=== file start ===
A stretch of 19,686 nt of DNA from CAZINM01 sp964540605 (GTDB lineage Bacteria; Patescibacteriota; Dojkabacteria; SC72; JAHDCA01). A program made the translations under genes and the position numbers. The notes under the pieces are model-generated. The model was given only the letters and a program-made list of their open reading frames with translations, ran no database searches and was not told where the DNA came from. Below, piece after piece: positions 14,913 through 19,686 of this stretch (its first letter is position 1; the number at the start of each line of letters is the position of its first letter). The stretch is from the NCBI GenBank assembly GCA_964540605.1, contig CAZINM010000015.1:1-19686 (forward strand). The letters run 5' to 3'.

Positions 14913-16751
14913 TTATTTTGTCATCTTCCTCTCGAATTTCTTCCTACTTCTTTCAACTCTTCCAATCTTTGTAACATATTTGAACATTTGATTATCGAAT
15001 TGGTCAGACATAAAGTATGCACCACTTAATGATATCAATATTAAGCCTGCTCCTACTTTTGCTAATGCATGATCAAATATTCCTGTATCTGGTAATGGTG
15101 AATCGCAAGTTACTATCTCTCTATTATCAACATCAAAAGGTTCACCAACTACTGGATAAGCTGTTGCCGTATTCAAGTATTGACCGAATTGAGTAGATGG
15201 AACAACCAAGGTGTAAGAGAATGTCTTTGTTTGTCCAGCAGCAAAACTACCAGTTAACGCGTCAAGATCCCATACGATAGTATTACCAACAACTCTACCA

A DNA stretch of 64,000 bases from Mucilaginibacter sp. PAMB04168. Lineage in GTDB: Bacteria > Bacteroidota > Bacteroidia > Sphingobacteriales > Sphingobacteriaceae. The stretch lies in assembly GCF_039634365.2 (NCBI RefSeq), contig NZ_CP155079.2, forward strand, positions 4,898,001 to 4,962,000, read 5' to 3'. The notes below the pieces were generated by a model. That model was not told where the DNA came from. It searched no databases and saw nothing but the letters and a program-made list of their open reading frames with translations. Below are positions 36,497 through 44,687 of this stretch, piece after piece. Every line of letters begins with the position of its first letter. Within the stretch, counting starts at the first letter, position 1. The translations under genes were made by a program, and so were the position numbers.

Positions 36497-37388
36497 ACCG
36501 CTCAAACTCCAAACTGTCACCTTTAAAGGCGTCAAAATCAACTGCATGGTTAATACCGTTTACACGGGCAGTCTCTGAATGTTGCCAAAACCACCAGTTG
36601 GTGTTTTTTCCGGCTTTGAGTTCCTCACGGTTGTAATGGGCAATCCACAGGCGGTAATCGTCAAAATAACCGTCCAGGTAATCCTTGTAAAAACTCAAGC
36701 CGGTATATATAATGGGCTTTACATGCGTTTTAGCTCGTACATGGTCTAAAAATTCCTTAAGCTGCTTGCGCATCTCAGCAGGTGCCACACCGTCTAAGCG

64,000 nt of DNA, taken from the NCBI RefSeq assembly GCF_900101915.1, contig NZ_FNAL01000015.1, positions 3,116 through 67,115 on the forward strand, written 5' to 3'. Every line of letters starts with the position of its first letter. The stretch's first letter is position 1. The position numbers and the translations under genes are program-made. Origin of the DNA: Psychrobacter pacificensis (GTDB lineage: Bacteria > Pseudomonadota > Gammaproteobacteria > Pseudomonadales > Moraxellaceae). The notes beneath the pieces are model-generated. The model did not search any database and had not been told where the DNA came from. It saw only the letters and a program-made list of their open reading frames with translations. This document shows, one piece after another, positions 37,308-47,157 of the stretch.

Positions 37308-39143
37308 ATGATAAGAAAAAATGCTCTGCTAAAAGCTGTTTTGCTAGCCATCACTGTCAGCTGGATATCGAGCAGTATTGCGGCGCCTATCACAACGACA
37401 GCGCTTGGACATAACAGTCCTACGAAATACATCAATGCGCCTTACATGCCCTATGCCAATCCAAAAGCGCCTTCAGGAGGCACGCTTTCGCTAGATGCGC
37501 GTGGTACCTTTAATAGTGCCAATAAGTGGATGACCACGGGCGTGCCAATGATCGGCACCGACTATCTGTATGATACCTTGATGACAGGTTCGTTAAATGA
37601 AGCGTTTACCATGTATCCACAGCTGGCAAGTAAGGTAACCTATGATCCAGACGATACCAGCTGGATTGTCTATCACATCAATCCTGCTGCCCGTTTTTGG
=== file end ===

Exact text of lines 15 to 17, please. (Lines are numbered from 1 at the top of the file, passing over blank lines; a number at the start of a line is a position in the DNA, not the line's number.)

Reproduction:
37308 ATGATAAGAAAAAATGCTCTGCTAAAAGCTGTTTTGCTAGCCATCACTGTCAGCTGGATATCGAGCAGTATTGCGGCGCCTATCACAACGACA
37401 GCGCTTGGACATAACAGTCCTACGAAATACATCAATGCGCCTTACATGCCCTATGCCAATCCAAAAGCGCCTTCAGGAGGCACGCTTTCGCTAGATGCGC
37501 GTGGTACCTTTAATAGTGCCAATAAGTGGATGACCACGGGCGTGCCAATGATCGGCACCGACTATCTGTATGATACCTTGATGACAGGTTCGTTAAATGA